Hakam rights group urges Putrajaya to lift all curbs on public protests

Lim said street protests are an inherent and inalienable part of the freedom to assembly under the Federal Constitution. — Picture by Yusof Mat Isa
Lim said street protests are an inherent and inalienable part of the freedom to assembly under the Federal Constitution. — Picture by Yusof Mat Isa

KUALA LUMPUR, July 2 — The National Human Rights Society (Hakam) lauded the government's move to decriminalise street protests but said it should explore removing remaining restrictions on public demonstrations.

Hakam secretary-general Lim Wei Jiet noted that those under the age of 21 were still prohibited from joining protests, saying this contradicted the government’s plan to lower the voting age to 18.

“Hakam urges the government to consider repealing or amending provisions to Section 4(2)(d) and 4(2)(e) and (f) which criminalise people under-21 to attend or organise an assembly under the Peaceful Assembly Act 2012.

“Street protests are an inherent and inalienable part of the freedom to assembly under Article 10 of the Federal Constitution and has been an effective tool for citizens to ventilate their concerns,” said Lim through a statement.

“Children have a right to have their voices heard too as the Girl Guides in Malaysia did when they assembled near Parliament to protest child marriage and when schoolchildren all over the world protest on climate change.”

In Parliament yesterday, the government proposed removing street protests as a criminal offence via an amendment to the Peaceful Assembly Act PAA (2012) and reducing the mandatory notice period to authorities from 10 days to seven.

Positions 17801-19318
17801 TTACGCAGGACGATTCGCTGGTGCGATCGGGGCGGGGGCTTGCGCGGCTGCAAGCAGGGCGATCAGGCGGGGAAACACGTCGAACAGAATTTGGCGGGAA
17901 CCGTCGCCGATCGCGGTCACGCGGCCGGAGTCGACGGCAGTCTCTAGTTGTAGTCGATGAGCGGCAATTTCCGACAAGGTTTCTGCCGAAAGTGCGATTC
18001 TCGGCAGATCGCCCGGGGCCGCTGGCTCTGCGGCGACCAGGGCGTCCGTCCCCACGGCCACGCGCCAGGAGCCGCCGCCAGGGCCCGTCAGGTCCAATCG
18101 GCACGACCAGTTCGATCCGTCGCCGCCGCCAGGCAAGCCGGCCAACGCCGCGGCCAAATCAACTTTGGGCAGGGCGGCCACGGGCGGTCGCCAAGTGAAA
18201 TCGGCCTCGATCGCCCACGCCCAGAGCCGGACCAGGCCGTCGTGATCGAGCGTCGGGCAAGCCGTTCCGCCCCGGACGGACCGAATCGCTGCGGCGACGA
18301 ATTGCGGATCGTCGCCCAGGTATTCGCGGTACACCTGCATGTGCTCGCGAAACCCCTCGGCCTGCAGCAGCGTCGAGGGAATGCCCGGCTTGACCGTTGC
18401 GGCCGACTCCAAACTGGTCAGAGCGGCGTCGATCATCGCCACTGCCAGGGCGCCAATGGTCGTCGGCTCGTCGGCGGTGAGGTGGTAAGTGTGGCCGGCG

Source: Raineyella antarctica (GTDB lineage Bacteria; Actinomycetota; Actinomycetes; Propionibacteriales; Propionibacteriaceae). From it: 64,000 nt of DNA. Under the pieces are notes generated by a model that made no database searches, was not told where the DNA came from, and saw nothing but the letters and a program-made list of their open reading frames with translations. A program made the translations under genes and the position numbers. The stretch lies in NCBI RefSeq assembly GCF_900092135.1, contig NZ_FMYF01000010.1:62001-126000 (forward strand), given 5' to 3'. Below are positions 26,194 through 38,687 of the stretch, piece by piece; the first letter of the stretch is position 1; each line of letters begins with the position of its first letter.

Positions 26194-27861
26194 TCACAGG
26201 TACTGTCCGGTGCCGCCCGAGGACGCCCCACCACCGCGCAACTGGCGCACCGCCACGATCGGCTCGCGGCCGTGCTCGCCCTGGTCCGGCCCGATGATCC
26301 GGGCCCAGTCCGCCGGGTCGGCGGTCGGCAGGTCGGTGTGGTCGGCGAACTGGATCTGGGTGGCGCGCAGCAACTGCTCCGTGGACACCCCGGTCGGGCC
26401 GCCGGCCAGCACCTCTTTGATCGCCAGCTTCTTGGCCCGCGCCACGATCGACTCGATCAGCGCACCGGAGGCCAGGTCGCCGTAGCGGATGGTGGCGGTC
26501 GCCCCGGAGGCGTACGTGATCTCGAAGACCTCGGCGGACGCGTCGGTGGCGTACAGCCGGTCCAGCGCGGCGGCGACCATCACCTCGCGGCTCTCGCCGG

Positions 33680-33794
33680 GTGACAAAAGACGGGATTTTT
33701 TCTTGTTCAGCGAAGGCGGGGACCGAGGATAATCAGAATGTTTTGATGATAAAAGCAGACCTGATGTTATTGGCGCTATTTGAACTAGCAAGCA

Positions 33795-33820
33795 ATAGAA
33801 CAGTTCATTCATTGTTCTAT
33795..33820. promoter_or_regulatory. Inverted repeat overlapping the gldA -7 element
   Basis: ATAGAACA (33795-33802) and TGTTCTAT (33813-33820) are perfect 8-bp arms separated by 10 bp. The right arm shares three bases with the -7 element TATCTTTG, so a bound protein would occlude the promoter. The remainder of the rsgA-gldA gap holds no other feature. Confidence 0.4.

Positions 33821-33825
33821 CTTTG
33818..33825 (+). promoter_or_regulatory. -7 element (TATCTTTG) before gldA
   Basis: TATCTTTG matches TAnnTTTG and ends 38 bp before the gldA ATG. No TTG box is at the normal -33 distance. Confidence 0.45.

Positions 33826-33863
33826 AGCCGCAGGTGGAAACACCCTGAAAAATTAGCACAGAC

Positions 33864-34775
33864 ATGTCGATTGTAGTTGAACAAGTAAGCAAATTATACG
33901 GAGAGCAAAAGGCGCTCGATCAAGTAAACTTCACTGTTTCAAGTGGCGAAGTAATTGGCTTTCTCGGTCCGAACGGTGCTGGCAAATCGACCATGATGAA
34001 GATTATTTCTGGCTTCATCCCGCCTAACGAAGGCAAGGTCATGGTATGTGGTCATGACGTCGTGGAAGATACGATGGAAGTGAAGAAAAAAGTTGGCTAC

The PAA allows public demonstrations but technically prohibits street protests and other forms of moving assemblies, which is punishable by a fine of up to RM10,000.

Lim also suggested that the notice period be removed entirely rather than reduced, saying it was redundant as assemblies held without fulfilling the notice were not rendered illegal.

“There is no provision in the Act which stipulated that an assembly held without the giving of the requisite prior notice was per se unlawful.

“Hence, it is wholly disproportionate to criminalize such mere administrative failure or omission.

“Furthermore there are certain assemblies which need to be urgently organised at short notice in response to a sudden event such as inhumane air strikes towards Palestinians in Gaza.”

Yesterday Home Minister Tan Sri Muhyiddin Yassin expressed his confidence that the amendment will not lead to violent protests.

The minister also insisted that the proposed changes were made after “consultation with many bodies including the Bar Council, the Lawyers for Liberty, and other civil liberties. We have roped in many people before we made the decision.”

Lim, who also sits on the Bar Council’s Constitutional Law Committee, disputed this.

“Hakam wishes to put on record that it was consulted for feedback on the weaknesses of the current Peaceful Assembly Act 2012, but was never consulted in the drafting or preparation of the recent Peaceful Assembly (Amendment) Bill.

“Hakam urges the government to collaborate more closely with civil society in the drafting of legislation, so that more comprehensive changes to our laws can be achieved.”

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